As Christine said it in the commentary, I would recommend to read a lot in French.
Except for a small number of words*, gender is intuitive for every native speaker (except maybe the younger ones). Because they've always heard the words with the right gender when their parents or teachers speak when they were young.
Using Chritine's words, you can't think about genders when you speak, or it will take you five minutes per sentence. You just know. But obviously, given the number of words, students can't learn all genders one by one (like French children do when they have to learn English irregular verbs).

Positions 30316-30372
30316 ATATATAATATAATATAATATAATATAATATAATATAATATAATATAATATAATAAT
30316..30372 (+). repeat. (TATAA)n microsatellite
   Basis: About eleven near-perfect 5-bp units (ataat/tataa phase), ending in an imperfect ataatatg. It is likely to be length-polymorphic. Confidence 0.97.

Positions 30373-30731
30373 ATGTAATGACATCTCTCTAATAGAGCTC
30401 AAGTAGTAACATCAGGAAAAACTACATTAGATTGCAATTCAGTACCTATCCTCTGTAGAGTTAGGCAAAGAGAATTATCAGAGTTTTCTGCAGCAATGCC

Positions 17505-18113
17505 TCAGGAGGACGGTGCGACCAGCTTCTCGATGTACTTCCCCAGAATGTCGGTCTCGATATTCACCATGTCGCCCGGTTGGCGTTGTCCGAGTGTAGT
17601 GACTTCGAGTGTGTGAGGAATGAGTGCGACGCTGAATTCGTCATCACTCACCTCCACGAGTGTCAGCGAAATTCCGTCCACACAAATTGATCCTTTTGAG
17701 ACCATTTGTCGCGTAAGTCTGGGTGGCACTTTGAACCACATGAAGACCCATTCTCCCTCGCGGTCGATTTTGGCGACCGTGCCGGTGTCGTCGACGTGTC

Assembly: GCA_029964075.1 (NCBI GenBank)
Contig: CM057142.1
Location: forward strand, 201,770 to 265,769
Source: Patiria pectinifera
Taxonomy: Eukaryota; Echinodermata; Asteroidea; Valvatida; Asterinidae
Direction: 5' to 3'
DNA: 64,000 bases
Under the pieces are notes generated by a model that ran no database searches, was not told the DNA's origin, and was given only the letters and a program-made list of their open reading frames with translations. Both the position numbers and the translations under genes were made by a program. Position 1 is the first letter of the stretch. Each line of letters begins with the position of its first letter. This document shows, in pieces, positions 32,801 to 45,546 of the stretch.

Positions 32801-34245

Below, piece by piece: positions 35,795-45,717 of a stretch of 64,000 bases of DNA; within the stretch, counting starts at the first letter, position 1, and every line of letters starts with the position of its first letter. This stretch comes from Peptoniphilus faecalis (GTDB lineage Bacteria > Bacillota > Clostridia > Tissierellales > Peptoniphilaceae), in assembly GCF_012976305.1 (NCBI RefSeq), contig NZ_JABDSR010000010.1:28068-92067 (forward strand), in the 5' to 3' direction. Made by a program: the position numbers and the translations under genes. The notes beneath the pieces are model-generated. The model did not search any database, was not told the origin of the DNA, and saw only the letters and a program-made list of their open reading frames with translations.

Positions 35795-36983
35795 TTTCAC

Reading French, the students will slowly and unconsciously get used to the gender of words. So when they speak, the right one will come naturally in mind. At the beginnning, they will be wrong sometimes. But it wil come.
* There are some words, like "après-midi", which gender is not clear even for native French speakers. In the case of "après-midi", the dictionnary now allows both genders, because too many people were using the wrong one.